Defense

May 17, 2013

Australia renews interest in MQ-4C Triton UAS

Two MQ-4C Triton Unmanned Air System vehicles at Northrop Grumman’s facility in Palmdale, Calif., in April 2013.

The Australian Ministers for Defence and Defence Materiel announced May 15 that the government of Australia will enter into a Foreign Military Sales (FMS) planning case with the U.S. Navy for the MQ-4C Triton Unmanned Aircraft System.

The FMS planning case will help Australian defense officials assess the applicability of Triton’s capabilities to their high-altitude, long-endurance UAS for maritime patrol and other surveillance requirements.

According to a press release issued by Australia’s Minister for Defence Stephen Smith and Minister for Defence Materiel Dr. Mike Kelly on May 15, “The goal is to provide long-range, long-endurance maritime surveillance and response and an effective anti-submarine and anti-surface warfare capability.”

Australia’s interest in the U.S. Navy’s persistent maritime surveillance unmanned systems development dates back to 2007 when it participated in the Broad Area Maritime Surveillance UAS pre-system development and demonstration under a cooperative partner project agreement.

“Our team is eager to partner with Australia on this FMS planning case involving the MQ-4C Triton UAS,” said Capt. Jim Hoke, the Navy’s Persistent Maritime (PMA-262) UAS program office at Naval Air Station Patuxent River, Md. “The development of a system based on the Triton UAS would significantly improve Australian and U.S. capabilities in the region, enhancing our joint ability to respond to regional challenges, including humanitarian assistance and disaster relief.”

As an adjunct to the manned P-8A, the U.S. Navy’s Triton will be able to cover more than 2.7 million square miles in a single mission. Its capability to perform persistent intelligence, surveillance and reconnaissance with a range of 2,000 nautical miles will allow P-8A, P-3C and EP-3E aircraft to focus on their core missions, adding to the capability of the Navy’s Maritime Patrol and Reconnaissance Force.

Australia is a cooperative partner with the U.S. Navy in the development and production of the P-8A.

 




All of this week's top headlines to your email every Friday.


 
 

 

Headlines September 2, 2014

News: Debris yields clues that pilot never ejected - When investigators were finally able to safely enter the crash site of an F-15C “Eagle” fighter jet on the afternoon of Aug. 27, they made a grim discovery that concluded more than 30 hours of searching – the pilot never managed to eject from the aircraft.  ...
 
 

News Briefs September 2, 2014

Pentagon: Iraq operations cost $560 million so far U.S. military operations in Iraq, including airstrikes and surveillance flights, have cost about $560 million since mid-June, the Pentagon said Aug. 29. Rear Adm. John Kirby, the Pentagon press secretary, said the average daily cost has been $7.5 million. He said it began at a much lower...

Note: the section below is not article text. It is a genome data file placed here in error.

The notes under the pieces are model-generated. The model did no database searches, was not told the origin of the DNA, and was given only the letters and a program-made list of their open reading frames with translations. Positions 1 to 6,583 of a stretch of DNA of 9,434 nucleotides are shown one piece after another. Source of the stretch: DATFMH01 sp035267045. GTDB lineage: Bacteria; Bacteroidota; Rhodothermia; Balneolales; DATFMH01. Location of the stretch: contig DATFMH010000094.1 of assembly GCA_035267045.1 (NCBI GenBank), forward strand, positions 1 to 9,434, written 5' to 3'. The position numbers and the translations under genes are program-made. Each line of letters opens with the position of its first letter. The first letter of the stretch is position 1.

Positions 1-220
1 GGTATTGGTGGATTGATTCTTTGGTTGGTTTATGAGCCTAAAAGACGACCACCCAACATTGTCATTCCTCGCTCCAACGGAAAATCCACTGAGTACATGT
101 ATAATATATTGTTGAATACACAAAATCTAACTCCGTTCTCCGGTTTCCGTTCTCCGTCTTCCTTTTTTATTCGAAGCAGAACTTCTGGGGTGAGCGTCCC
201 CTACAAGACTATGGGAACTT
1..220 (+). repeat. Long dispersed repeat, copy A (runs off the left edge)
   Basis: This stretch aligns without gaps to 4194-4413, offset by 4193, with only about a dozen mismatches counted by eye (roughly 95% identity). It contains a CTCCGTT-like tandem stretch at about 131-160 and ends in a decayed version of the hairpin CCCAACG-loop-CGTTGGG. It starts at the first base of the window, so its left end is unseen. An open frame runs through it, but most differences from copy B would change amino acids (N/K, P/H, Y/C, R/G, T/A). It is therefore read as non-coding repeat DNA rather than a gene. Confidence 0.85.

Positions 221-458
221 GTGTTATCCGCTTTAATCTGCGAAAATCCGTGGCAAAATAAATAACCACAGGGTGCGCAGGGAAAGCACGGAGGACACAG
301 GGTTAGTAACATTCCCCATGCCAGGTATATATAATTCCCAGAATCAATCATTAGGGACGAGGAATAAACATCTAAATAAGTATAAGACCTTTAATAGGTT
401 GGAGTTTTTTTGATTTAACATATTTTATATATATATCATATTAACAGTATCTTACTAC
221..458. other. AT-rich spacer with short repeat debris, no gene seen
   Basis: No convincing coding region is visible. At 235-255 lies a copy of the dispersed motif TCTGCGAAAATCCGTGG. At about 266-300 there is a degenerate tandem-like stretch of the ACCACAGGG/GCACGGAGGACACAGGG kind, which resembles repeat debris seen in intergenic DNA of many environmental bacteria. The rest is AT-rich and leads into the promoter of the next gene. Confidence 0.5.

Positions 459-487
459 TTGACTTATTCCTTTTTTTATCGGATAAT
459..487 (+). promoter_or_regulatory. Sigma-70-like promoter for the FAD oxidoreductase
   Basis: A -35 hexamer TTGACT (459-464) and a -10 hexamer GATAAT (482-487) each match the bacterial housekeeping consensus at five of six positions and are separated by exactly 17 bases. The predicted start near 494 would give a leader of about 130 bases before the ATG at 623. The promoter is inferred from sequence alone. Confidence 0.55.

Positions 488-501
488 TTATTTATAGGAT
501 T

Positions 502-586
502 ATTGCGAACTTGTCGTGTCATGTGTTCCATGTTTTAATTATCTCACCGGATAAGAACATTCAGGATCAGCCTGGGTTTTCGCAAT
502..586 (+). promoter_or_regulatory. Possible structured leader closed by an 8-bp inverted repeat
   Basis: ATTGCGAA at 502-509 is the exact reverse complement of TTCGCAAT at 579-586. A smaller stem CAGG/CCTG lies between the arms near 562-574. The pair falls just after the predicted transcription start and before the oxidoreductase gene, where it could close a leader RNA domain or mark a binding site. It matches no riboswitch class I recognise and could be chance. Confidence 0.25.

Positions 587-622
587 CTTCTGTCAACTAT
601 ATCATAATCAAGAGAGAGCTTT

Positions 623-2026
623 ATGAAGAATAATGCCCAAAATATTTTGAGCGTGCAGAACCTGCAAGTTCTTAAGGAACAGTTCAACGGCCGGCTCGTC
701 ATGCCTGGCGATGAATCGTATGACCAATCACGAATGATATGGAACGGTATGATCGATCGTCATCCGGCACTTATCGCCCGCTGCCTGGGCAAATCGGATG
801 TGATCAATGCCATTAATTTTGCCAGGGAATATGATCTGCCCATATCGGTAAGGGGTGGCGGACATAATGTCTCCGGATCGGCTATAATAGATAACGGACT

Unmanned aircraft partnership reaches major milestone

A team of research students and staff from Warsaw University of Technology have successfully demonstrated the first phase of flight test and integration of unmanned aircraft platforms with an autonomous mission control system. The demonstration marks a significant milestone in a partnership between the university and Lockheed Martin that began earlier this year. This is...
 

 

Raytheon delivers first Block 2 Rolling Airframe Missiles to US Navy

Raytheon delivered the first Block 2 variant of its Rolling Airframe Missile system to the U.S. Navy as part of the company’s 2012 Low Rate Initial Production contract. RAM Block 2 is a significant performance upgrade featuring enhanced kinematics, an evolved radio frequency receiver, and an improved control system. “As today’s threats continue to evolve,...
 
 
Courtesy photograph

Two Vietnam War Soldiers, one from Civil War to receive Medal of Honor

U.S. Army graphic Retired Command Sgt. Maj. Bennie G. Adkins and former Spc. 4 Donald P. Sloat will receive the Medal of Honor for actions in Vietnam. The White House announced Aug. 26 that Retired Command Sgt. Maj. Bennie G. A...
 
 

Sparks fly as NASA pushes limits of 3-D printing technology

NASA has successfully tested the most complex rocket engine parts ever designed by the agency and printed with additive manufacturing, or 3-D printing, on a test stand at NASA’s Marshall Space Flight Center in Huntsville, Ala. NASA engineers pushed the limits of technology by designing a rocket engine injector – a highly complex part that...
 




0 Comments


Be the first to comment!


Leave a Reply

Your email address will not be published. Required fields are marked *

You may use these HTML tags and attributes: <a href="" title=""> <abbr title=""> <acronym title=""> <b> <blockquote cite=""> <cite> <code> <del datetime=""> <em> <i> <q cite=""> <strike> <strong>